First in human trial using genetically engineered islet cells to go ahead at the RAH

A first in human trial aiming to restore glucose control in patients with type 1 diabetes using genetically engineered islet cells is set to go ahead following funding from the Australian Government.

The joint project between the Royal Adelaide Hospital (RAH) and the Garvan Institute of Medical Research was awarded $749,979 as part of a $16.9 million package towards cutting edge medical innovations.

A new hope

Type 1 diabetes occurs when the body’s immune system attacks its own islet cells, which are created in the pancreas and produce the hormones that regulate blood sugar, such as insulin. 

Transplantation of healthy donor islet cells to is a proven way to give patients with type 1 diabetes the ability to create their own insulin. 

However, immunosuppression medication is required to turn down the immune system so it won’t destroy the donated cells, but that leaves a patient vulnerable to infections and cancers, as well as kidney damage. 

Professor Shane Grey, and his team at the Garvan Institute of Medical Research, identified that a key protein known as A20, involved in inflammation and autoimmune disorders, could be used to slow or stop the immune system from damaging islet cells. 

“A20 is like a thermostat for the immune system; it can turn it down to a simmer, or ramp it up to be more aggressive,” says Professor Grey. “For type 1 diabetes, we can use it as a handbrake on the immune system to stop the damage to pancreatic islet cells.”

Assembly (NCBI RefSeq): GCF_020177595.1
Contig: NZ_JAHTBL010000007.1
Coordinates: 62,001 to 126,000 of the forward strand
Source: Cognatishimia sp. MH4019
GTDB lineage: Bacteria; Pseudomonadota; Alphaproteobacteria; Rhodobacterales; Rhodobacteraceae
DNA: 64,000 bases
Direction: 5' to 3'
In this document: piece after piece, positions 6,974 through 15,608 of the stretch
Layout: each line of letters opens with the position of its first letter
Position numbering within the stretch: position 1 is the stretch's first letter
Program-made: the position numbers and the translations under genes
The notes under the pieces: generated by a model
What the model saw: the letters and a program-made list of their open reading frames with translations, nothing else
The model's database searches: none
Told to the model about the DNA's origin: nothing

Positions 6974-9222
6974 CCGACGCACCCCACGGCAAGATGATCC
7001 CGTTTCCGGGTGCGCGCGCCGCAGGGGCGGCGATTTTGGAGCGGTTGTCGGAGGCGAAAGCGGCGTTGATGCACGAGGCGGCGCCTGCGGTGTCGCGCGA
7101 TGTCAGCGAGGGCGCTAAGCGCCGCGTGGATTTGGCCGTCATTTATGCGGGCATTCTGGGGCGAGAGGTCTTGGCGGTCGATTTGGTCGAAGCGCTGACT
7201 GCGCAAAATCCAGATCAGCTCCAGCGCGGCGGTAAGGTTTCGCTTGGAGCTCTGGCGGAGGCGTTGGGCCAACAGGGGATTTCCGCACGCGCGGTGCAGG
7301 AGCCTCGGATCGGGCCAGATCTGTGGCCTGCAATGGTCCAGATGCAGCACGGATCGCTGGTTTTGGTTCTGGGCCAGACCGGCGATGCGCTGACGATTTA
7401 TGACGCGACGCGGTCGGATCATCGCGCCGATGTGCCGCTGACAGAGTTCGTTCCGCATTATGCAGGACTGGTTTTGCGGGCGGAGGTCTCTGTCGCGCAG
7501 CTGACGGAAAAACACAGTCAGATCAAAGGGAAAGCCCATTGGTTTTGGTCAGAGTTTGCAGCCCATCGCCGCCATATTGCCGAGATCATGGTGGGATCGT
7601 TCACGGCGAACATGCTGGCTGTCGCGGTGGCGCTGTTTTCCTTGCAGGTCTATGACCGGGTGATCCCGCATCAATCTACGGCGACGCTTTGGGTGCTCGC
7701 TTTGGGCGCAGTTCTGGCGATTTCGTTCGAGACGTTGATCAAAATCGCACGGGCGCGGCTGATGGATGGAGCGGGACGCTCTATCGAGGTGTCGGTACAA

The project will focus on assessing the safety and efficacy of genetically engineered islet cells with high A20 expression, which may be more likely to survive inside of the transplant recipient. 

“The holy grail is to make islet cells that the body adopts as its own, which function normally to sense glucose and produce the appropriate amount of insulin,” says Professor Grey.

In addition to Professor Grey at the Garvan Institute, the project will be led at the RAH by Professor Toby Coates AO, Director of Kidney and Pancreatic Islet Transplantation. 

The trial is one of fifteen innovations to receive funding. 

“These promising projects show once again that Australian medical researchers are among the best in the world, said The Hon Mark Butler MP, Minister for Health and Aged Care.

“With funding from the Government and support from research translation partners, they are all poised to progress along the road to becoming part of next generation medicine.

“Every Australian can be proud of the contribution these research teams are making to changing the outlook for patients with life-changing health issues.”